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Should an em dash have spaces around it?

I always thought it shouldn't have spaces, but I recently read that in some cultures it is common to include spaces:

[...] the "space, en dash, space" sequence is the predominant style in German and French typography.

I have also heard of the use of a hair space on either side of the dash in some contexts:

[...] an em dash should always be set closed, meaning it should not be surrounded by spaces. But the practice in some parts of the Enlgish-speaking world [...] sets it open, separating it from its surrounding words by using spaces or hair spaces (U+200A) when it is being used parenthetically.

In fact, we can see this hair space on either side being desired outcome here.

Conversely, some say it's merely a matter of style/personal preference.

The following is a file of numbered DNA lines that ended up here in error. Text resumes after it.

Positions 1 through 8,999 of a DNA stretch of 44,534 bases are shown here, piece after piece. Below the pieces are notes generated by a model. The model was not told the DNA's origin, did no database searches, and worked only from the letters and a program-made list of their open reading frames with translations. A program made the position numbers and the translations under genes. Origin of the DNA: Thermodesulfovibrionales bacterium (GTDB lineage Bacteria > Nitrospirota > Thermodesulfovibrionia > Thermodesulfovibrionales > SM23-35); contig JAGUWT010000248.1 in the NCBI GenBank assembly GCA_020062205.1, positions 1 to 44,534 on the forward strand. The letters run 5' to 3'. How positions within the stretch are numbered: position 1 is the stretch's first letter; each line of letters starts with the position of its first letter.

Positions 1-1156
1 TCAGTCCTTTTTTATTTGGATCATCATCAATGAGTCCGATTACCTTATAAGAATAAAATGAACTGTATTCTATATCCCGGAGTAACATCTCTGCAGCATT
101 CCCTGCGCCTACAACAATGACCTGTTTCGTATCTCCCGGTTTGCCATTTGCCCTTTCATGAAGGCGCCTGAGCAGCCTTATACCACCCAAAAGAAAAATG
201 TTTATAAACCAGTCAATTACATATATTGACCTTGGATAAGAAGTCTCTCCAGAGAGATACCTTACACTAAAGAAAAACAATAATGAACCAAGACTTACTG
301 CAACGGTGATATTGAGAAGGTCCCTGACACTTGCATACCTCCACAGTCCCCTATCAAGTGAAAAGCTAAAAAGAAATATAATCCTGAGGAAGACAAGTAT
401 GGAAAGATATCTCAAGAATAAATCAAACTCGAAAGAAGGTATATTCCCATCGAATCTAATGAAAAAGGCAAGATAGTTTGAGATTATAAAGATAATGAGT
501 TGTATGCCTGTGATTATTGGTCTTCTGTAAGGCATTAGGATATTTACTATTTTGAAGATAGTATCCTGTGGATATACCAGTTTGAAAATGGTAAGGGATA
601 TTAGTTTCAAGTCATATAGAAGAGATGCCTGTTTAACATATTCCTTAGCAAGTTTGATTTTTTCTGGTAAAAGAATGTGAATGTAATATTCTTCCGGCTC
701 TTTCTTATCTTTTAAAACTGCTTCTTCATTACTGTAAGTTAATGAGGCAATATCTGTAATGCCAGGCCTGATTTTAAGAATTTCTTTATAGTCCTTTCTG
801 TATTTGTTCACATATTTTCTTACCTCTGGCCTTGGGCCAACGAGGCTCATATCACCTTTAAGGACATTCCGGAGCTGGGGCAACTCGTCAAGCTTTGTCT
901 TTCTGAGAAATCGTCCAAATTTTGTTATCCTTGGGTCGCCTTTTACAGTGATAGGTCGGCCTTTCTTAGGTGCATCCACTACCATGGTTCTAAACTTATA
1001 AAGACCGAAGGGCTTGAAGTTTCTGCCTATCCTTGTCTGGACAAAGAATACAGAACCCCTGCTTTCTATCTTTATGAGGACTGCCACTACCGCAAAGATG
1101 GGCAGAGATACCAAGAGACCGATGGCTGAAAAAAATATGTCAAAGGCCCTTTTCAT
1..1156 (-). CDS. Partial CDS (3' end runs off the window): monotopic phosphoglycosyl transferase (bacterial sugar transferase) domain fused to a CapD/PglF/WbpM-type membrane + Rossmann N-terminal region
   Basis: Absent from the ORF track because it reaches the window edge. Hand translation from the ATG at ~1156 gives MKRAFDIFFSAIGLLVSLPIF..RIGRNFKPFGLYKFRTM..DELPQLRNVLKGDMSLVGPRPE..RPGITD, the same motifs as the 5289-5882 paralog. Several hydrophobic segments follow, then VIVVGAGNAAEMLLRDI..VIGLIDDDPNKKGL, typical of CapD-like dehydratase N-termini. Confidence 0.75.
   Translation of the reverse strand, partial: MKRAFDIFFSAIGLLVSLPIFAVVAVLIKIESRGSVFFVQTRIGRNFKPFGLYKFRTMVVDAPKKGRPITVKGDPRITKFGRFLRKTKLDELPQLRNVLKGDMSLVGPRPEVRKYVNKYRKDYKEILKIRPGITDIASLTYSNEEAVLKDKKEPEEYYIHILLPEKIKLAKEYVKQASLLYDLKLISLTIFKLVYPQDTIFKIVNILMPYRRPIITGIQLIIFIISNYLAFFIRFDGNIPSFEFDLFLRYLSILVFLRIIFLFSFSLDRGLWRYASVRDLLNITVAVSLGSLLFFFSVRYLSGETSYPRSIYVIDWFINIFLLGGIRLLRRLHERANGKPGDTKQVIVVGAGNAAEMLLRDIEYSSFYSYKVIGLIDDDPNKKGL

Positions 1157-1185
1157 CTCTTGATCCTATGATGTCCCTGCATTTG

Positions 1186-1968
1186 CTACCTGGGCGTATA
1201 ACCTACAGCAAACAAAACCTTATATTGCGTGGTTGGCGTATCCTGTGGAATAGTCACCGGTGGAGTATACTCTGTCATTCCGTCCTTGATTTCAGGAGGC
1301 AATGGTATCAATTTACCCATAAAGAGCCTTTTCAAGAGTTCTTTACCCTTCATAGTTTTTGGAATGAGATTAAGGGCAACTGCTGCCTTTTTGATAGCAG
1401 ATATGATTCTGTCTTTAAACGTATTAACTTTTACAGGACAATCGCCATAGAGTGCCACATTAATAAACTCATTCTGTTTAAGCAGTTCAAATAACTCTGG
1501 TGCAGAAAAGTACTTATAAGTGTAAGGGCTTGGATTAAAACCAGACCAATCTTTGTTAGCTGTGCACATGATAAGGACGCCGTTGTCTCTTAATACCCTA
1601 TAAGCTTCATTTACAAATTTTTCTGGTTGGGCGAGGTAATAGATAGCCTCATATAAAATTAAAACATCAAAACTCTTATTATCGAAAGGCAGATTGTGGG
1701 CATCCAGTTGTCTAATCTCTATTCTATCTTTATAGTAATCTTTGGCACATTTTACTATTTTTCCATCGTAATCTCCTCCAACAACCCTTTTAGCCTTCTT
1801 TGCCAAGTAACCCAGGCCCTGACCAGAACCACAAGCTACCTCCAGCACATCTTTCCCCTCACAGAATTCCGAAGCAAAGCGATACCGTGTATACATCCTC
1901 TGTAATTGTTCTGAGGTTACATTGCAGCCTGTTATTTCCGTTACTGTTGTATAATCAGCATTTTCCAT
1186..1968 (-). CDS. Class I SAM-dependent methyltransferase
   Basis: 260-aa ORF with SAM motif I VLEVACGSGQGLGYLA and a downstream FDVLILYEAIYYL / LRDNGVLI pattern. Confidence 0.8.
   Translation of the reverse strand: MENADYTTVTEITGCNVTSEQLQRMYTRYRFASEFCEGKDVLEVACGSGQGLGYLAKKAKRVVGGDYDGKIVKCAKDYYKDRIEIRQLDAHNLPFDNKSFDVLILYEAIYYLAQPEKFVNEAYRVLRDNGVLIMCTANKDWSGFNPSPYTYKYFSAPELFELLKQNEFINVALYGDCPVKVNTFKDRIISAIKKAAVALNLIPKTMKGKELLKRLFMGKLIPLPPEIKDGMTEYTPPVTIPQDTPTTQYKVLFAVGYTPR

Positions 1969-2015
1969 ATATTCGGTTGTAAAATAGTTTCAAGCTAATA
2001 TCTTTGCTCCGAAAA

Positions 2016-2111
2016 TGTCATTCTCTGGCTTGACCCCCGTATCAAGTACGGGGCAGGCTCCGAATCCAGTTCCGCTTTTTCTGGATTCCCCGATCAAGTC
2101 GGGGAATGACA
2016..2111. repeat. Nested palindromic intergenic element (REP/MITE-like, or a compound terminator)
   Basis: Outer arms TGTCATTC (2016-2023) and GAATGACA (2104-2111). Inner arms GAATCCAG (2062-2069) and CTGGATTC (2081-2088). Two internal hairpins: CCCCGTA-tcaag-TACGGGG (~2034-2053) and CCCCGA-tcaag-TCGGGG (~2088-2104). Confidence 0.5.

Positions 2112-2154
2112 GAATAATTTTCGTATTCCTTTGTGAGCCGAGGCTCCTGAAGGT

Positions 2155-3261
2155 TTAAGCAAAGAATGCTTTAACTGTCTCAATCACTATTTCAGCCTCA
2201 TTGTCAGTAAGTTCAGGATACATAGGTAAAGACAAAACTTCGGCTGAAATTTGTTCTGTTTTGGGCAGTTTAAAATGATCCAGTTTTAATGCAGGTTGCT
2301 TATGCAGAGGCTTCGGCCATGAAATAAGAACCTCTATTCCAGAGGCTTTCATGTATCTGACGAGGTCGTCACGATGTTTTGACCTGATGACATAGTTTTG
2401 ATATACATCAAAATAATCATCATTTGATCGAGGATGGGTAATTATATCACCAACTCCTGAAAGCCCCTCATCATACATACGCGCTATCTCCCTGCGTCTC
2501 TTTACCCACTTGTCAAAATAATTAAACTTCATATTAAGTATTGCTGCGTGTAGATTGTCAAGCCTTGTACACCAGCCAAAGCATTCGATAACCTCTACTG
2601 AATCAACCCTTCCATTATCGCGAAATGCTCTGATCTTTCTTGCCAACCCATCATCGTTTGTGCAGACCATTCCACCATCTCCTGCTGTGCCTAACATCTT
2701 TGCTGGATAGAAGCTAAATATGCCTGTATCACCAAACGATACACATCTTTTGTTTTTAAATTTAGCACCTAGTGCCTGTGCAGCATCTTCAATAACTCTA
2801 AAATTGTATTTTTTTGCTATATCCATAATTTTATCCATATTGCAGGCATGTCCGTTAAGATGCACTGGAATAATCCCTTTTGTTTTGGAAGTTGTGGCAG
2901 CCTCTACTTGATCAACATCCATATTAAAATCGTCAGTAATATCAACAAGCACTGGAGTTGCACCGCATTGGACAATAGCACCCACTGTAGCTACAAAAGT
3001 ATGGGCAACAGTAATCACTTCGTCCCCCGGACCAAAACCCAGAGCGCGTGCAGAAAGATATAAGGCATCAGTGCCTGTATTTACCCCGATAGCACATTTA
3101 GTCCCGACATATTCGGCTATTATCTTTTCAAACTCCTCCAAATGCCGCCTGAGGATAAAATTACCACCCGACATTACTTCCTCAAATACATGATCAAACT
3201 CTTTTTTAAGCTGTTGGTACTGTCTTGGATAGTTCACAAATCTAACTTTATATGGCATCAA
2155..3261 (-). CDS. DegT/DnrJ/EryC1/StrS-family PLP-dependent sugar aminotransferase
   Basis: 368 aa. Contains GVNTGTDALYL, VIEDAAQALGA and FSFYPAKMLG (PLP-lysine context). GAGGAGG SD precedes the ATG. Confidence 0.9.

Is there a rule or tradition I should follow? If, in the context described above, set open is preferable, should I use a normal space (U+0020) or a hair space (U+200A)?

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    Does this answer your question? Is it wrong to space en dashes and em dashes? (To summarise, no spaces were formerly usual but now spaces are increasingly common and you can do what you like.) Note that questions about German or French typography are off-topic here and should be asked on the SEs for the relevant languages.
    – Stuart F
    Commented Feb 19 at 9:47
  • Thanks @StuartF, I didn't see that question when researching, but that does answer my question. There's even a comment there talking about hair spaces. P.S., I'm not particularly interested in German or French, just mentioned that to add context to my question. Commented Feb 19 at 11:11
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    This is a typographical style question. I have worked at publications that required spaces and others that did not use spaces. Nowadays, everybody uses hyphens instead of dashes, and without spaces, it creates a compound word, so having spaces seems best.
    – user8356
    Commented Feb 20 at 22:39

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